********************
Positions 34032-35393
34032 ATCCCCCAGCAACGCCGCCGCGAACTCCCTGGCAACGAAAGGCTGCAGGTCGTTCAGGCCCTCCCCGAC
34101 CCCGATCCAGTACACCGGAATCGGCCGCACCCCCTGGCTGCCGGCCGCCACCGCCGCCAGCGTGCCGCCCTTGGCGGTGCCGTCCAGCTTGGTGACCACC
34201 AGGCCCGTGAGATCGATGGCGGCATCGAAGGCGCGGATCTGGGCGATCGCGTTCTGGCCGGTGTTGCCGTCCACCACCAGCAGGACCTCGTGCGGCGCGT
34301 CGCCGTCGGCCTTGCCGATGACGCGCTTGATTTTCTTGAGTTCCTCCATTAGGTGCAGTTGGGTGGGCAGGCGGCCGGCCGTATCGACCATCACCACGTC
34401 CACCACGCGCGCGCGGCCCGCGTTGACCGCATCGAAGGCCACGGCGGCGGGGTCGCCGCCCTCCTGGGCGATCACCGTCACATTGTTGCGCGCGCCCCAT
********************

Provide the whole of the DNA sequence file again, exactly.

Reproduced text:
Positions 34032-35393
34032 ATCCCCCAGCAACGCCGCCGCGAACTCCCTGGCAACGAAAGGCTGCAGGTCGTTCAGGCCCTCCCCGAC
34101 CCCGATCCAGTACACCGGAATCGGCCGCACCCCCTGGCTGCCGGCCGCCACCGCCGCCAGCGTGCCGCCCTTGGCGGTGCCGTCCAGCTTGGTGACCACC
34201 AGGCCCGTGAGATCGATGGCGGCATCGAAGGCGCGGATCTGGGCGATCGCGTTCTGGCCGGTGTTGCCGTCCACCACCAGCAGGACCTCGTGCGGCGCGT
34301 CGCCGTCGGCCTTGCCGATGACGCGCTTGATTTTCTTGAGTTCCTCCATTAGGTGCAGTTGGGTGGGCAGGCGGCCGGCCGTATCGACCATCACCACGTC
34401 CACCACGCGCGCGCGGCCCGCGTTGACCGCATCGAAGGCCACGGCGGCGGGGTCGCCGCCCTCCTGGGCGATCACCGTCACATTGTTGCGCGCGCCCCAT